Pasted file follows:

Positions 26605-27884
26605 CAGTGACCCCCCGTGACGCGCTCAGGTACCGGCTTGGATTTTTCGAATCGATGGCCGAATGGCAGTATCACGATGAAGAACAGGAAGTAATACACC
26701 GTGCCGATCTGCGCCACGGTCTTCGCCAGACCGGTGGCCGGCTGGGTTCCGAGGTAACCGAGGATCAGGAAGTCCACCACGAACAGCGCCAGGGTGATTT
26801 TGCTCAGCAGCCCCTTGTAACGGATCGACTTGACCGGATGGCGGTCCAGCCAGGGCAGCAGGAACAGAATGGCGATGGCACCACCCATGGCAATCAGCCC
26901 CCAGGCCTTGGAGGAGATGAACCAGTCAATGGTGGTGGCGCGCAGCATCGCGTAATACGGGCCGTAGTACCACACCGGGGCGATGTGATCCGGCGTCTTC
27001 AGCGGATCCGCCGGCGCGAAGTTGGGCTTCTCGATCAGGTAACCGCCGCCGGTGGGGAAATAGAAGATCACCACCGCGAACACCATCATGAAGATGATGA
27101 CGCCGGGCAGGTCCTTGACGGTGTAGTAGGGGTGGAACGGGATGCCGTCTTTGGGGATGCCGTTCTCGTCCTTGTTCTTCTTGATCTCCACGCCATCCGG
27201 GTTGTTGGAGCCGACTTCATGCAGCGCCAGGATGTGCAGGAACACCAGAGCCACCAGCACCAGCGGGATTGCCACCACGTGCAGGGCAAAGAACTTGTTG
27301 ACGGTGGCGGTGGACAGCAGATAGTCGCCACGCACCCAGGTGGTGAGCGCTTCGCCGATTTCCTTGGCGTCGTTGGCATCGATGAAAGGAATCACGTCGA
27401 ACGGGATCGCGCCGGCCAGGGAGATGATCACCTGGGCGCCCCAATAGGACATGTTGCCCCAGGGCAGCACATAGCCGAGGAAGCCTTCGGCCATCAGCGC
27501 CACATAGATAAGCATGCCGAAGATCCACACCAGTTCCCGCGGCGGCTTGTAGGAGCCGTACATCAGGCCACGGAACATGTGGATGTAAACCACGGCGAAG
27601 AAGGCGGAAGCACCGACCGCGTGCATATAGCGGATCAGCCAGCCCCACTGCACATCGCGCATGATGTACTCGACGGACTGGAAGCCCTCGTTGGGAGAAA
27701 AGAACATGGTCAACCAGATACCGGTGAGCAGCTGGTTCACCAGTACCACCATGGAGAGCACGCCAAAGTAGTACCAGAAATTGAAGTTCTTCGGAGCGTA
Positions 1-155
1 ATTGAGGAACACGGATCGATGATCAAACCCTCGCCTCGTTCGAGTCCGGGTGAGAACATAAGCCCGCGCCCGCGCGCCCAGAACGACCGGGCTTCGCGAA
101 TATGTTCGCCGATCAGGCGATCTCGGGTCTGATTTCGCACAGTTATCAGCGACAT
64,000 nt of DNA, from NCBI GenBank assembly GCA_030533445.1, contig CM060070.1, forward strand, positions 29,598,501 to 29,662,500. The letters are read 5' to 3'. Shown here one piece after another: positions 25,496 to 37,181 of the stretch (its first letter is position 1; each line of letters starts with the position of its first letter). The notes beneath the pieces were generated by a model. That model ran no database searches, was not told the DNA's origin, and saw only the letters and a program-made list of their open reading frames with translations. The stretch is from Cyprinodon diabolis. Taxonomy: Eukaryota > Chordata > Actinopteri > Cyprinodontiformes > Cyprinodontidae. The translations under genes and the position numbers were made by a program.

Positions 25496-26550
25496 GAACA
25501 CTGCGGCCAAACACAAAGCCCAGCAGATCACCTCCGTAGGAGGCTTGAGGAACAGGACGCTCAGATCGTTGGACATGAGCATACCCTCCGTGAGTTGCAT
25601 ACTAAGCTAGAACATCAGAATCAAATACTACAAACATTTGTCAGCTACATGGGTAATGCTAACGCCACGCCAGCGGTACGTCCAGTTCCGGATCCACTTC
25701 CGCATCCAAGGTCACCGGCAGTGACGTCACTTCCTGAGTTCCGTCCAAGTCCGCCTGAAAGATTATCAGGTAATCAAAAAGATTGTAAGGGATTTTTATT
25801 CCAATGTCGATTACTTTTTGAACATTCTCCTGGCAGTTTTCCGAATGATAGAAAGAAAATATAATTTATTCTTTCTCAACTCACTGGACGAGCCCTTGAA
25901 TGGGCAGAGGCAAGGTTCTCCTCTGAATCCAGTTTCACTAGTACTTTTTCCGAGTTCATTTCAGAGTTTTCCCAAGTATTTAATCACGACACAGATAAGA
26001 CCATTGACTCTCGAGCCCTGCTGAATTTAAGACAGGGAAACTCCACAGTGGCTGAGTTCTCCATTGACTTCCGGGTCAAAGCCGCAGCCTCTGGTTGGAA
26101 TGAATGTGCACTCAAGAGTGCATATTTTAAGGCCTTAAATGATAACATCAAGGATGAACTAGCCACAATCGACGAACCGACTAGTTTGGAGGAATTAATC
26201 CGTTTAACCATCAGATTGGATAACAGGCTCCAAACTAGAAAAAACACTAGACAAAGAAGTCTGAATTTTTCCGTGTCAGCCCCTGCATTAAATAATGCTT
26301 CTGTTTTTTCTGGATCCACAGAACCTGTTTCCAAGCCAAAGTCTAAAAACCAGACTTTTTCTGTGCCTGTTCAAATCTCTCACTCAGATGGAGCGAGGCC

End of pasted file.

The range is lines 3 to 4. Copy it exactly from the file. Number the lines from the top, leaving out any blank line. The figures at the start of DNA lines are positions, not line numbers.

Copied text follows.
26701 GTGCCGATCTGCGCCACGGTCTTCGCCAGACCGGTGGCCGGCTGGGTTCCGAGGTAACCGAGGATCAGGAAGTCCACCACGAACAGCGCCAGGGTGATTT
26801 TGCTCAGCAGCCCCTTGTAACGGATCGACTTGACCGGATGGCGGTCCAGCCAGGGCAGCAGGAACAGAATGGCGATGGCACCACCCATGGCAATCAGCCC